Dick Simpson, a professor of political science at the University of Illinois Chicago, former 44th Ward alderman, and retired minister of the United Church of Christ, said it became obvious to him over the last decade that democracy was in crisis.
Simpson said the U.S. faced challenges to democracy even before Donald J. Trump became president. Now, Simpson offers solutions for saving democracy in his latest book, Democracy’s Rebirth: The View from Chicago, which draws on what he learned in the tough world of Chicago politics.
According to Simpson, the insurrection at the U.S. Capitol on January 6, 2021, symbolized the longterm problems with American democracy he addresses in his book.
For the last 50 years, both in politics and while teaching at UIC, he observed activists and political and social scientists formulating solutions to the ills in our democracy, “But they tended to work in silos,” Simpson explained. “If they considered the problem of corruption, then they had specific solutions for that. If they considered systematic racism or income inequality or money and politics…they each came with different analysis and different solutions.”
Within their particular sub-areas, experts tended to reach consensus about what the problems were and largely agreed about solutions, a finding that surprised Simpson.
Few, however, “had taken a look at the total interconnected nature of the problems and why solving just one problem, like say corruption, wouldn’t be enough to solve all the problems of our democracy currently,” he explained.
Writing his book and working with his editor, it became clear that, by focusing on how problems with democracy work out in practice in Chicago, it was much easier to understand and see what needed to be done about them.
Democracy’s Rebirth: The View from Chicago devotes a chapter to each issue affecting democracy. For example, one tells how Chicago’s middle class has shrunk over the last three decades from 42% of the communities to just 16%.
“If you look at racism and income inequality together, the ten richest communities in Chicago [and in] the Chicago metropolitan region are all in the suburbs or nearly all White,” Simpson said. Meanwhile, Simpson said the ten poorest communities sit in the inner city, centered around the old Chicago Housing Authority projects, and are all predominantly African-American.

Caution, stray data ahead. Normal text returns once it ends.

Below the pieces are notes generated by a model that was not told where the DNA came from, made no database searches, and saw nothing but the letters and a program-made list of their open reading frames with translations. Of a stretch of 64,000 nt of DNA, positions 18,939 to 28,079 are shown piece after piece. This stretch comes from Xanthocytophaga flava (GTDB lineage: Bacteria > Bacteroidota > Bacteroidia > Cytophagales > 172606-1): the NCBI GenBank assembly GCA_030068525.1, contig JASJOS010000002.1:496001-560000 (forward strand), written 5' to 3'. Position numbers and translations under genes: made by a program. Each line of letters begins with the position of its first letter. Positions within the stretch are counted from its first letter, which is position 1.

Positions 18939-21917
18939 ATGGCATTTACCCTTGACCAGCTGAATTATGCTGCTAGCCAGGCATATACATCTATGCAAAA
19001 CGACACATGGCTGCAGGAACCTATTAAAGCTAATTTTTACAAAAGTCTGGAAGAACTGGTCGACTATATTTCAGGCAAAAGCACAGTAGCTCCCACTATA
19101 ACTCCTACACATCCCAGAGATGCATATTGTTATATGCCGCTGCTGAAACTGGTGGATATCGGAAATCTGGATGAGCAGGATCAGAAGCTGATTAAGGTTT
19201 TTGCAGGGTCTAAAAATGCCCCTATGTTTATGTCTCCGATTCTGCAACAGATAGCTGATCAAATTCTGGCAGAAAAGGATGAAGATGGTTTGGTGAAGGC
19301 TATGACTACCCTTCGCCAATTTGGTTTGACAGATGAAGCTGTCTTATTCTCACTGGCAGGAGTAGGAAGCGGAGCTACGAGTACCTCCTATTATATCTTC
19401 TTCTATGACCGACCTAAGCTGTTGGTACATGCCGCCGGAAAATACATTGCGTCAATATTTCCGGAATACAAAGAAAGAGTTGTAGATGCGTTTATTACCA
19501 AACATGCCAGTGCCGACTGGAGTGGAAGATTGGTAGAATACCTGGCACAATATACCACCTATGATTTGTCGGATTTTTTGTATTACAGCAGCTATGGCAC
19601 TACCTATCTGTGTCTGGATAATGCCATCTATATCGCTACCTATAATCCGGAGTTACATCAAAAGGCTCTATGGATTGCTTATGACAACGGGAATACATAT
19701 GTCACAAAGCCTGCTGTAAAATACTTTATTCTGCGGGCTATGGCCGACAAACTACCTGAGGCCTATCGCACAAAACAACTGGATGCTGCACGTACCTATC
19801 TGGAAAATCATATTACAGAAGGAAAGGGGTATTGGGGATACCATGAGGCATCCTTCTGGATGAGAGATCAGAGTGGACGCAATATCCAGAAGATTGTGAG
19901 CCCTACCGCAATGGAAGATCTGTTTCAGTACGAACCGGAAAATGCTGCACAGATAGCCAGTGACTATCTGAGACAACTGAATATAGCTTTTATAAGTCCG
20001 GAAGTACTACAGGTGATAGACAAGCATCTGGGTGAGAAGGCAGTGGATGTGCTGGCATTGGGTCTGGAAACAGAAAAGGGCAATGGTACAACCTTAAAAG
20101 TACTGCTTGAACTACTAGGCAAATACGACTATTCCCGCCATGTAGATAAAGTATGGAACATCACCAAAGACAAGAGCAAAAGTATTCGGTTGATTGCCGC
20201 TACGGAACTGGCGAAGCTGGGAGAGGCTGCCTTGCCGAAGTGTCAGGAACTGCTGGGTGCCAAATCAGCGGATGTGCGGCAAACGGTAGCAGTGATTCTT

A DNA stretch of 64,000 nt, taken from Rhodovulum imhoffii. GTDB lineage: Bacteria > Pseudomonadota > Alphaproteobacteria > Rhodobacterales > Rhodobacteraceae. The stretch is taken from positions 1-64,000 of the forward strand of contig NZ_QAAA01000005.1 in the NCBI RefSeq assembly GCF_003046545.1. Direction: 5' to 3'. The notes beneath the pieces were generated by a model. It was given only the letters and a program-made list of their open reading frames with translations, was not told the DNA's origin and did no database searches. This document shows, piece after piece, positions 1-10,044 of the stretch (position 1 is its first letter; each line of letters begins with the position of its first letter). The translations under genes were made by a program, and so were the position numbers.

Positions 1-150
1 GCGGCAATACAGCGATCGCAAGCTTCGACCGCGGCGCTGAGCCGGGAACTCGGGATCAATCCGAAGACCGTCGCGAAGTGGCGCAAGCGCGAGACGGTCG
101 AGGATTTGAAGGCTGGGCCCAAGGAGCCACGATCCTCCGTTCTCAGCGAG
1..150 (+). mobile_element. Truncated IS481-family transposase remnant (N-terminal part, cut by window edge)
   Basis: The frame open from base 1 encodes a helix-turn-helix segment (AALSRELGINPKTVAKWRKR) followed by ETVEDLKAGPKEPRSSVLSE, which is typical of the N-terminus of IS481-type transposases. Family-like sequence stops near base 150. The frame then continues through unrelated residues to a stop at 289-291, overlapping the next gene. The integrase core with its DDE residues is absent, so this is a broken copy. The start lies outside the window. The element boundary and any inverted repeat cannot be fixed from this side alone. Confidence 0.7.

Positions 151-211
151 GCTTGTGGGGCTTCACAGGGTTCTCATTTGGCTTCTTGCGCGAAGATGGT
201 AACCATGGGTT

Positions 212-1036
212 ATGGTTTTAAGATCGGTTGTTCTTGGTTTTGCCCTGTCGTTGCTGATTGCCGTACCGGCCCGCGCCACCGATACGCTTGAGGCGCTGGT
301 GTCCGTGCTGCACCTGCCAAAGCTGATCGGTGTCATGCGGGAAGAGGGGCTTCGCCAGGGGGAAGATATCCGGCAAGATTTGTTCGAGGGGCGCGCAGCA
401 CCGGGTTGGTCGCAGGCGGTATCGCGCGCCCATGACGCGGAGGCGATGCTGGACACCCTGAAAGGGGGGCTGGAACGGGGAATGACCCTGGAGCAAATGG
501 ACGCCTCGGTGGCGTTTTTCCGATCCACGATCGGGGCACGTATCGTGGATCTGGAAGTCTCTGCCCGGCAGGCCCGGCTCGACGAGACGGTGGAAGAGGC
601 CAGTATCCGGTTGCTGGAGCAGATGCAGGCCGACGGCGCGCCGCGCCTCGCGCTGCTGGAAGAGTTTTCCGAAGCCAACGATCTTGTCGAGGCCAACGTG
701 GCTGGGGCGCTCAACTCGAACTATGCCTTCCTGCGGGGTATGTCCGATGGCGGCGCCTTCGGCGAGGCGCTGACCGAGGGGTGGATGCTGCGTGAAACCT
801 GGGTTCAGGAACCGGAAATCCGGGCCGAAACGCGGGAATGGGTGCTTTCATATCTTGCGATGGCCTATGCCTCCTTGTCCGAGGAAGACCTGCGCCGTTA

Income inequality and racial inequality are linked together, he said. Simpson also noted that, if you look at machine politics, Chicago and its suburbs rank as the most corrupt metro area in the country and Illinois’s political corruption ranks third nationwide.
“Chicago is a good microcosm in which to see the problems more clearly,” Simpson said.
In terms of solutions, Chicago actually is showing the way concerning non-racial voting patterns. In Mayor Harold Washington’s era, voting clearly was racial. Black Chicagoans were essential to his election, and Whites were split between Richard M. Daley and Mayor Jane Byrne at the time.
Fast forward to Mayor Lori Lightfoot, who won by a mostly White vote and ended up winning all 50 wards in the runoff at 74% of the vote.
The two elections in different eras saw “vastly different combinations” of racial voting patterns, Simpson said.
He launched the book during a discussion with Mayor Lightfoot, who wrote the foreword, at the Harold Washington library a couple months ago.
“We didn’t spend as much time on the crime issue per se, but we did talk some about how a crisis like the pandemic and the economic perception of crime provide some motivation for creating the kind of movement necessary to bring about the changes necessary to change our democracy,” Simpson said.
The book is available as a print or ebook at the University of Illinois Press, www.press.uillinois.edu, and at bookstores and online booksellers. To contact Simpson, email email@example.com.